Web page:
A Pastourelle in Outremer: The Cultural Politics of Hybridity in “L’altrier cuidai aber druda”

  • Terrence CullenEmail author


This article reconsiders the anonymous thirteenth-century poem “L’altrier cuidai aber druda,” a bawdy pastourelle that is one of a number of texts in Paris, Bibliothèque nationale de France, fonds français 844 that are written in a hybrid between French and Occitan. Contextualizing the poem within its sole manuscript witness, a songbook thought to have been commissioned for the French-descended William II of Villehardouin, the Prince of the Morea in what is now Greece, I argue that a consideration of the cultural politics of this Crusader state can shed new light on the significance of the poem’s mixed language. With its blend of Occitan, French, and artificial words that are not quite either language, the text stages an act of literary deceit that undermines the prestigious language of the troubadours by thwarting both narrative and linguistic expectations. Parodying Occitan in this way would have been particularly appreciated by the francophone nobility of the Morea, eager to maintain their connections to their homeland in Europe and threatened by the specters of linguistic and cultural alterity from both fellow Crusaders and the resurgent Byzantine Empire.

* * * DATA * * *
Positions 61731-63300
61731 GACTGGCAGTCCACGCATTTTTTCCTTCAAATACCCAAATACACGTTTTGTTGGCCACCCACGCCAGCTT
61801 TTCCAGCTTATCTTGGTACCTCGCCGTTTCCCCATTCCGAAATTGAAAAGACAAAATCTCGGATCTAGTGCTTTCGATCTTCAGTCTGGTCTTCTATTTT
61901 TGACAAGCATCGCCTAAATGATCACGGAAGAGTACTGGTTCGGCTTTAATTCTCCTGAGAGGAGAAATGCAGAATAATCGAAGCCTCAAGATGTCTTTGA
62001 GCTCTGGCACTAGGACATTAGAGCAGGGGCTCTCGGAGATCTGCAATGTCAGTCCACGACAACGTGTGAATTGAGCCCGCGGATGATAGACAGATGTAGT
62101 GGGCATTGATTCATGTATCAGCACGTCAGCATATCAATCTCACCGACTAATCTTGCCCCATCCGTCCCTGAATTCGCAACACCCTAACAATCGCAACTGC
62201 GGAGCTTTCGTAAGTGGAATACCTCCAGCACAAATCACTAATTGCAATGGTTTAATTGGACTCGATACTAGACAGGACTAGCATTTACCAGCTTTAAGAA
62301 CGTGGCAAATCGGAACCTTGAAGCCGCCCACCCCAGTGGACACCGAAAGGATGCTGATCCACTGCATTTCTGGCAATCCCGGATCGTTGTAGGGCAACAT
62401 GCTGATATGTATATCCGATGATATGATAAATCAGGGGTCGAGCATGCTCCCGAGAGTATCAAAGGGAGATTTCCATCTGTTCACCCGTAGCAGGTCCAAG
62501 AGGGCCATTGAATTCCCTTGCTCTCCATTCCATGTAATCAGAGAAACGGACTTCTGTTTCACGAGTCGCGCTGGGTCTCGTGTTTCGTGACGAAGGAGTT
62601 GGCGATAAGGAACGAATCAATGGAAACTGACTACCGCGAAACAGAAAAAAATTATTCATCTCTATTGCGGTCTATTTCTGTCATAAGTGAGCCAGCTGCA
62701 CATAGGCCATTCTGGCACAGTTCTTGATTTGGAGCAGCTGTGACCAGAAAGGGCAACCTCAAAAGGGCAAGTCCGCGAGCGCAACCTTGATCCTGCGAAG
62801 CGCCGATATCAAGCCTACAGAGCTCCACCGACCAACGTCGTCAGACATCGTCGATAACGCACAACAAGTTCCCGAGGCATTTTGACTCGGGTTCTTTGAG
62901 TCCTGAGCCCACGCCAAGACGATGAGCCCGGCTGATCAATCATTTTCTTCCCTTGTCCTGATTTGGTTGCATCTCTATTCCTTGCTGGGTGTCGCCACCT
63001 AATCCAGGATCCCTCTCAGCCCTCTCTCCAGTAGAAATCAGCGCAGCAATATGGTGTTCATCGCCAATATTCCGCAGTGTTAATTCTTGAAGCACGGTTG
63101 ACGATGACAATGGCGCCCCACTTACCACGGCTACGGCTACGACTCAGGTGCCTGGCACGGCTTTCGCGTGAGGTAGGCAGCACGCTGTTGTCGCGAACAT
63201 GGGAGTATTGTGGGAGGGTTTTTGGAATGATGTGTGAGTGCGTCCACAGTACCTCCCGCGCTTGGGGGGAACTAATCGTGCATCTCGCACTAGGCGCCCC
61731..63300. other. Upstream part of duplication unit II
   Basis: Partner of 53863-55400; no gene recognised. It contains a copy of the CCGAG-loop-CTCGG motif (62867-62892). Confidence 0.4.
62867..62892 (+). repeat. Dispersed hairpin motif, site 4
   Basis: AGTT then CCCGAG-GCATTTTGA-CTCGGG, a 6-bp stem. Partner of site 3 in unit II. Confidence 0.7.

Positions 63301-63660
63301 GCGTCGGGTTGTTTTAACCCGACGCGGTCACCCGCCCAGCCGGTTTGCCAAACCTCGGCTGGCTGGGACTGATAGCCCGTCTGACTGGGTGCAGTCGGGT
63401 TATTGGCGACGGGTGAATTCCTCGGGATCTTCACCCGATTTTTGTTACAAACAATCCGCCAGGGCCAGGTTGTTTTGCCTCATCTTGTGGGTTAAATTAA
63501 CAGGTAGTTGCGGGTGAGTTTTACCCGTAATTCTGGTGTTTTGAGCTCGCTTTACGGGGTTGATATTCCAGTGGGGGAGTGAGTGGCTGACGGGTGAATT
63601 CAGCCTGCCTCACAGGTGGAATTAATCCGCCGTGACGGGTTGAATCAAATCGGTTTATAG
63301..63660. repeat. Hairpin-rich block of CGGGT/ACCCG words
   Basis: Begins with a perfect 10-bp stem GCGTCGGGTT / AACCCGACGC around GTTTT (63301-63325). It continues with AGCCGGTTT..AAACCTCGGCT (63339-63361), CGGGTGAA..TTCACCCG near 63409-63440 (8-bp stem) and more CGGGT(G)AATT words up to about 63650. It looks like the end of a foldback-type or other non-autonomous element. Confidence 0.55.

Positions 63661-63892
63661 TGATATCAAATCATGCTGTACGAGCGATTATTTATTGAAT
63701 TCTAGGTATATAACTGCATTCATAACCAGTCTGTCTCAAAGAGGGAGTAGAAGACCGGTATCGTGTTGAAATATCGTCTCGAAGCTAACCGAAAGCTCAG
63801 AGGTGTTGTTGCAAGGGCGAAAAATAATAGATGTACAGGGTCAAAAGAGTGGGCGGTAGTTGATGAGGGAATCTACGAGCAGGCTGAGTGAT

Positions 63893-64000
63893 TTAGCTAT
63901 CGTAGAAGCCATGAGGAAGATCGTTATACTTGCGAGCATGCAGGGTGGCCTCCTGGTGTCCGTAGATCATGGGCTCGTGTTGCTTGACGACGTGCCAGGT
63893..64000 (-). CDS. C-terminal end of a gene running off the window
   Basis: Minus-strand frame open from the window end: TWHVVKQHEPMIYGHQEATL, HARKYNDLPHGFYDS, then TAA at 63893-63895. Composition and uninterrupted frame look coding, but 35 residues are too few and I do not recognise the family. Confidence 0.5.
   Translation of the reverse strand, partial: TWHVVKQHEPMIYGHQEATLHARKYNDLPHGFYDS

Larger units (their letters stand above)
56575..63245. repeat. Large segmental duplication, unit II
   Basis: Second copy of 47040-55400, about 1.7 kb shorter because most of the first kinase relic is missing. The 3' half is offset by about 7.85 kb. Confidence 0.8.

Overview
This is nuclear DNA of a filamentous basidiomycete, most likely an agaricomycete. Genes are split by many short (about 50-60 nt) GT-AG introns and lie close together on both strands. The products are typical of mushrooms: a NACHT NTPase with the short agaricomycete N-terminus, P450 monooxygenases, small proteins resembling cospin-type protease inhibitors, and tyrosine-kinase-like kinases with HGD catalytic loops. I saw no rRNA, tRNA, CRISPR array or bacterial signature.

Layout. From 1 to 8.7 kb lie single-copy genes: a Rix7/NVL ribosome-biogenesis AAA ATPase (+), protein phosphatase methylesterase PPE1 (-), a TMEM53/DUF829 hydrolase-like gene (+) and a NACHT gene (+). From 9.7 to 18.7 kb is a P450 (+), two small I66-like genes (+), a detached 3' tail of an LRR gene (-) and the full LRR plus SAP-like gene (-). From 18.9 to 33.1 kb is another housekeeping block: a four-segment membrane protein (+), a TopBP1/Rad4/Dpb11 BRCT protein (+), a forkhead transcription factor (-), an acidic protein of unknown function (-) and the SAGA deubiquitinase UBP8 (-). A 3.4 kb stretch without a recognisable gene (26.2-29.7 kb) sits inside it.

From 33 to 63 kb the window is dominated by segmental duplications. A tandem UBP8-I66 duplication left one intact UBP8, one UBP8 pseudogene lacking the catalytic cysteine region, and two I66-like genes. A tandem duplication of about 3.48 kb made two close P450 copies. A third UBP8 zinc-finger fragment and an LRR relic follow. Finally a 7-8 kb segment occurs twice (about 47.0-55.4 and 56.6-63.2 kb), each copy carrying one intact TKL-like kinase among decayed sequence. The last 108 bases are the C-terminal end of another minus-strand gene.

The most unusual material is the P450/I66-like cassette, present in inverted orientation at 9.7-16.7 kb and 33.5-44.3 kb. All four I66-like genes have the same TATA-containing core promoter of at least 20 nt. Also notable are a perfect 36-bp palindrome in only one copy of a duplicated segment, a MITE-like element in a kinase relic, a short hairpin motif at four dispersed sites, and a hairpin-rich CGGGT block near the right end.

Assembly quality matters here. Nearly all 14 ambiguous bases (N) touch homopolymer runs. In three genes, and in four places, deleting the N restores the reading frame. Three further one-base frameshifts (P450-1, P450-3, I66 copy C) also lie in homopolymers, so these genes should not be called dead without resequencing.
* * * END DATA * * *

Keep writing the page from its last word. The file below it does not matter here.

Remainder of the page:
Occitan literature Old French literature Pastourelle The Morea 


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© Springer Nature B.V. 2019

Authors and Affiliations

  1. 1.Department of FrenchNew York UniversityNew YorkUSA

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